I may not be the smartest person in the world, but I certainly never thought I’d be outwitted by a dog.
Miss Sadie, I’ve got your number now, you old fake.
Yesterday I woke up on the late side. My old girl, Miss Sadie, was sound asleep on the floor by my bed. This is not unusual; she seems to consider herself my elderly bodyguard and she usually sleeps next to me. What happened next, though, was definitely out of character.
I got up, as usual, and creaked and groaned my way into the bathroom. Now, the usual routine is that once I get in there, I hear Sadie’s long black toenails clicking their way toward me, followed by a long sigh and a “whump” as her big old butt hits the closed door. This time, I went through my morning ablutions (great word, huh?) and showered. When I came out, my old girl was still sound asleep beside the bed.
I went into the kitchen to make breakfast. I usually have to scoot both of my dogs out of the kitchen at least three times while the coffee drips and the toast pops. Not today. Tucker hovered around, hinting about how delicious that rye bread smelled, but there was no sign of Sadie. I went to look for her, and found her curled up behind the end table in the living room.
Now I was getting worried. I coaxed her out with a piece of cheese, and stroked her warm fur. “You OK, sweet pea?”, I cooed. “You feeling alright, old girl?” She licked my fingers and looked up at me with her huge brown eyes. Poor old doggie, poor old girl! Her big fluffy tail thumped a few times on the floor, but she quickly laid herself back down.
I thought maybe her arthritic leg might be hurting her. Maybe it would be a good idea to take a short walk?
Gently, kindly, I put the leashes on both dogs, and walked them very slowly down the front steps. Sadie walked sedately by my side down the walk and onto the driveway. She followed along all the way down the street, not pulling on the leash or trying to chase squirrels.
Wicked odd. My worry increased, my heart sank.
Dogs don’t have very long lives; I know this. I know that mine are getting old, but it breaks my heart to even think about that fact. Tucker doesn’t see well any more. He has back cramps and weak back legs. He goes for acupuncture. Really.
Sadie doesn’t hear well any more. She doesn’t notice visitors until they get right to the door and knock. She jumps up and barks if I drop a book. She moves slowly around the house. She rolls onto her side to show her belly if you try to pat her.
In short, I have begun to see myself as living with two elderly and slightly pitiful old canines companions. I am very tender with them. I don’t make many demands. I feed them glucosamine and fish oil tablets wrapped in American cheese. I swab their ears to keep them clean. Every night I gently brush their teeth and massage their gums.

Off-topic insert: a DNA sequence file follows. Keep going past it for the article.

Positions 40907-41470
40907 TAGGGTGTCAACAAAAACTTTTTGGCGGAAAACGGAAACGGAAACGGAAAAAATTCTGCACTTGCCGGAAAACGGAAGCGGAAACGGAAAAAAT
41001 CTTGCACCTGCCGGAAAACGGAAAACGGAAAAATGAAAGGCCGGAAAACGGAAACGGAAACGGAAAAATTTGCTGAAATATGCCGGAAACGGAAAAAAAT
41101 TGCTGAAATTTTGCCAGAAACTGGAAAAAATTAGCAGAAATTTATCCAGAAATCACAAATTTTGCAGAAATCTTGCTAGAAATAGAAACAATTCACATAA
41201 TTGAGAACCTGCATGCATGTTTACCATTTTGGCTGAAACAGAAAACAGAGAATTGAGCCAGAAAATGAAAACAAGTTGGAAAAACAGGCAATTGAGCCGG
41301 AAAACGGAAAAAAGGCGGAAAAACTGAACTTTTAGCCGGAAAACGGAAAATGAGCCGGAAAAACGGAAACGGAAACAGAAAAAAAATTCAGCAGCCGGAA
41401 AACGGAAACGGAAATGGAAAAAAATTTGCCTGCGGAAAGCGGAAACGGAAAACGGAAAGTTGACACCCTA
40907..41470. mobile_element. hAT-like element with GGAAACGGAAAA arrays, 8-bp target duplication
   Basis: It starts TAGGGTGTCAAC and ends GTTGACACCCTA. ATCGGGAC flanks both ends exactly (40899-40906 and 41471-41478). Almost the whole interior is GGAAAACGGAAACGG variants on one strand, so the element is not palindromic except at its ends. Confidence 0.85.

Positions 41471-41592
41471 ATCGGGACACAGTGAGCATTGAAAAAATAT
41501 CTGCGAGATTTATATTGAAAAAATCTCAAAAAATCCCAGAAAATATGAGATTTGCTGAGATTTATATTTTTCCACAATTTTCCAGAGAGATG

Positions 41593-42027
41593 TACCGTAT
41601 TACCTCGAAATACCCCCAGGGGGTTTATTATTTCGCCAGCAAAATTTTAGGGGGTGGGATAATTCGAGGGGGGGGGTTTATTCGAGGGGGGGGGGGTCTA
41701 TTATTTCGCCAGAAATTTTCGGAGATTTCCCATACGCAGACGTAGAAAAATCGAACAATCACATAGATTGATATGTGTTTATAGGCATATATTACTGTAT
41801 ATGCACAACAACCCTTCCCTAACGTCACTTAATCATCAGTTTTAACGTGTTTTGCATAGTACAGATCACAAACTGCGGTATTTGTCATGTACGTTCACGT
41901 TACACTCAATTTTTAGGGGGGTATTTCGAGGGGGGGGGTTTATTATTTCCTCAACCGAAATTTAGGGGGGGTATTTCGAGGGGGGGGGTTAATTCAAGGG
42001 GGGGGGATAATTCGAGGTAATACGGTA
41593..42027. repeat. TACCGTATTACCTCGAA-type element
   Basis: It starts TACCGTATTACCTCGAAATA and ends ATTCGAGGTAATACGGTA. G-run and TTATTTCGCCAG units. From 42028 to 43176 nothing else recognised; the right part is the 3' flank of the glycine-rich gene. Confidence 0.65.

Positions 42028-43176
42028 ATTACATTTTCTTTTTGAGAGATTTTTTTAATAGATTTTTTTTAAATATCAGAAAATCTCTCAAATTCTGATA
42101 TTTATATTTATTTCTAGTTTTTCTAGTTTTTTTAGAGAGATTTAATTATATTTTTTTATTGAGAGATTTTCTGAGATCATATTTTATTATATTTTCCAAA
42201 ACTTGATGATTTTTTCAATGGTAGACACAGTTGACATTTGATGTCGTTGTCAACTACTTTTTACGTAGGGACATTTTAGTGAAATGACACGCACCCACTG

So when Sadie seemed particularly pitiful yesterday, I chalked it up to her advanced age. We walked around the neighborhood, slowly, enjoying the warm air and birdsong. I was heading back toward home when I realized that Tucker had “done his business” but Sadie still hadn’t. H’mmmmm. Maybe the problem was constipation? It can happen to older people. I mean, “older dogs”.
Anyway. I decided to let Sadie off the leash so that she could rustle around in her favorite spot in the woods for a few minutes. Maybe she’d feel better, poor old thing. I leaned down and unclipped her leash. She raised her head slowly. Her tail swished once. “Thanks, Mom.”, she seemed to say. Then she slowly and unsteadily made her way into the woods.
Tucker and I headed toward home, knowing that the old girl would catch up to us once her job was done. We walked along the street, then headed down the driveway. Slowly.
No Sadie yet.
I got all the way to the end of my driveway, ready to start up the walk toward the front door. I looked across the yard, but didn’t see my poor old girl.
“Sadie!”, I called. “Come on, Miss Sadie!”
I waited for a moment.
And here she came! Running full speed across the yard, her big plume of a tail arched gracefully behind her. She leapt over the tiger lillies, arched over the irises, sped across the grass. He eyes were shining, her mouth was open in a wide doggie grin. She came on full speed, and when she got to us, she ran a full circle around Tucker and me, barking and leaping. Dancing.
Laughing at me and my worries.
I’ve got your number now, you old fake of a guard dog.
Either all that moping around is a total act, or that was one hell of a restorative poop.